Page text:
Thursday, February 25, 2010

Linguistic human rights in Iran

We move from Linguistic human rights in Turkey to those in Iran.... Here's a free rendering of what my friend Reza Torabi in Tehran says in his Esperanto blog posted, appropriately enough, on the International Mother Language Day, 21 February:

"Mother! Where is my language?

"To complain about linguistic human rights in Iran is nothing new. Five languages in Iran have more than a million speakers: Persian, Azerbaijani, Kurdish, Arabic and Baluchi. There are also a few other languages whose speakers don't reach a million but a few thousands, for example, the Armenians. In this note, I'd like to touch upon Azerbaijani, which is my mother tongue, and that of some 16-26% of the population of Iran.

"Azerbaijani is a "big problem" in Iran. Many have tried to strongly argue that "Azerbaijani is but an ancient form of Persian, and has no relation whatsoever to Turkish!" (Here's a slew of articles in Persian.) And that the Azerbaijanis are "pure Aryans", and that after the invasion of Azerbaijani territory by the Mongols, the population changed to a Turkic language (?!), and that....

"For 80 years now (since Reza Shah Pahlavi), many linguists, scientists and politicians have tried to prove this theory. The main aim was and remains to wipe out the Azerbaijani language and make the Azerbaijanis believe that "you are lost Aryans, and your language has been poisoned...." Nevertheless, they haven't entirely succeeded in "Persianizing" the Azerbaijanis.

"It's strange that the Iranian revolution changed nothing in this policy of wiping out Azerbaijani, and the new government followed the previous regime in its treatment of minorities, especially the Azerbaijanis.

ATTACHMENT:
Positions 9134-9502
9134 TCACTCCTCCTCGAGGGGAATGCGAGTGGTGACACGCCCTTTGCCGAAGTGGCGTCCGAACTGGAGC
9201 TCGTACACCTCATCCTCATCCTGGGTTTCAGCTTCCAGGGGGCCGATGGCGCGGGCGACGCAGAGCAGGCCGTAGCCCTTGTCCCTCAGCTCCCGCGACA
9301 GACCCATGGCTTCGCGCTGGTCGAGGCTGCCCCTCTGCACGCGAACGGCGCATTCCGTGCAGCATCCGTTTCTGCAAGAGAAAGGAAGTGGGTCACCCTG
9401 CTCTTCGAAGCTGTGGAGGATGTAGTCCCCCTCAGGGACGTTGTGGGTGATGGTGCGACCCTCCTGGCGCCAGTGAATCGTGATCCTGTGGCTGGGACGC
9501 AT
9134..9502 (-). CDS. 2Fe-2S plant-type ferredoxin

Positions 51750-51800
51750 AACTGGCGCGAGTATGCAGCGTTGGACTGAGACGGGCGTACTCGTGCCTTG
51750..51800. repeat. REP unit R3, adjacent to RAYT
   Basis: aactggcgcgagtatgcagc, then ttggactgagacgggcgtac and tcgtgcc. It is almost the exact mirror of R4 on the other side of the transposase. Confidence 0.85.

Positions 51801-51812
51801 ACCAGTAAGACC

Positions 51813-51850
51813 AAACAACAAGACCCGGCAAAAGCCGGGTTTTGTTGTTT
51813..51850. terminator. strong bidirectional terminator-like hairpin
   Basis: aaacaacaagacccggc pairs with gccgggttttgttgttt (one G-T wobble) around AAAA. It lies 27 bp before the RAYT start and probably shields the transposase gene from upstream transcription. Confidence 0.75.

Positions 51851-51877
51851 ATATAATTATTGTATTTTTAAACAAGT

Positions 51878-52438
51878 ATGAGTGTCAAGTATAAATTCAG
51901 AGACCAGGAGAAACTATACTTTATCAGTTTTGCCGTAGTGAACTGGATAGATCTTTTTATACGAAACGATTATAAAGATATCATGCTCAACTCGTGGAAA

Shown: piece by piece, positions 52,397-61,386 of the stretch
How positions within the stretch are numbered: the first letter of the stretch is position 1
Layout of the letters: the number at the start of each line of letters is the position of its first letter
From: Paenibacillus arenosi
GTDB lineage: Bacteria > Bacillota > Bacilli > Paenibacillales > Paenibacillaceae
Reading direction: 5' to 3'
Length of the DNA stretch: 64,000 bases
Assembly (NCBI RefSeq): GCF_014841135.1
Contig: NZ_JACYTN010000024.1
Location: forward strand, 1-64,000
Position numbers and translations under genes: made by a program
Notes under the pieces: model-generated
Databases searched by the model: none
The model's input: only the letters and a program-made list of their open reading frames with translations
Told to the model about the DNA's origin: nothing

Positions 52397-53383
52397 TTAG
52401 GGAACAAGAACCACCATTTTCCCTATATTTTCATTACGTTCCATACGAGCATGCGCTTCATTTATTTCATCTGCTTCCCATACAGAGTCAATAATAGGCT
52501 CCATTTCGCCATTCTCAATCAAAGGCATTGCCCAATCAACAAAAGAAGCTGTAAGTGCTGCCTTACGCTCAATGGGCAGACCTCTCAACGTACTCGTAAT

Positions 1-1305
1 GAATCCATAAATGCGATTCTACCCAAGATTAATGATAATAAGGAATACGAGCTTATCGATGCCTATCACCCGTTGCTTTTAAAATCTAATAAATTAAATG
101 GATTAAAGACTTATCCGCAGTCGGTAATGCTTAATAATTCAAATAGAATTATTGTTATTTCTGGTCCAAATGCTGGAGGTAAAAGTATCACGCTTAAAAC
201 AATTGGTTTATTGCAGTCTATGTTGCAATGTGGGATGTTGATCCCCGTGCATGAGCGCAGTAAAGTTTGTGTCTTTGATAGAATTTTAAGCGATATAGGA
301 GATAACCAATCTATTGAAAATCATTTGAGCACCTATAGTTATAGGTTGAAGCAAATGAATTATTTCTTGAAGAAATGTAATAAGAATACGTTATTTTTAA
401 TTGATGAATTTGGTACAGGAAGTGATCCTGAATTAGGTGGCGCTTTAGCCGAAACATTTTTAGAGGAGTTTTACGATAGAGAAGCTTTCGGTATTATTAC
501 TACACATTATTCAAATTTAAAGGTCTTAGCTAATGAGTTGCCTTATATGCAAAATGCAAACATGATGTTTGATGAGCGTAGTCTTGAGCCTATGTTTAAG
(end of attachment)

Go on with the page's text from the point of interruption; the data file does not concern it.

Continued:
"The systematic negation of the Azerbaijani language has caused the rise of radical movements in the Azerbaijani region of Iran. The Constitution recognizes the right to learn in the local (mother) language in parallel with the official language (Persian), but it's strange that Armenians (400,000) have a right to do so in their own language, but Azerbaijanis (more than 20 million) don't have a right to even study about their language in Iran (this is true also of the Kurds, the Baluchis, etc.).

"I now want to raise a simple question:

"Millions of people in Iran speak a language called Azerbaijani, which bears no relation to Persian.

"Why can the Azerbaijanis not study in their own language in spite of the fact that their right to do so is enshrined in the Constitution?

"Has the 80-year-old systematic disrespect of the Azerbaijanis in Iran had any success whatsoever?"

Monday, February 15, 2010

Linguistic human rights in Turkey

While Turkey's President Abdullah Gul visited India, the Kurdistan National Congress sent an open letter to the Indian Prime Minister Manmohan Singh. The letter declared that "The systematic political, cultural, social and economic genocide against the Kurdish people is still continuing".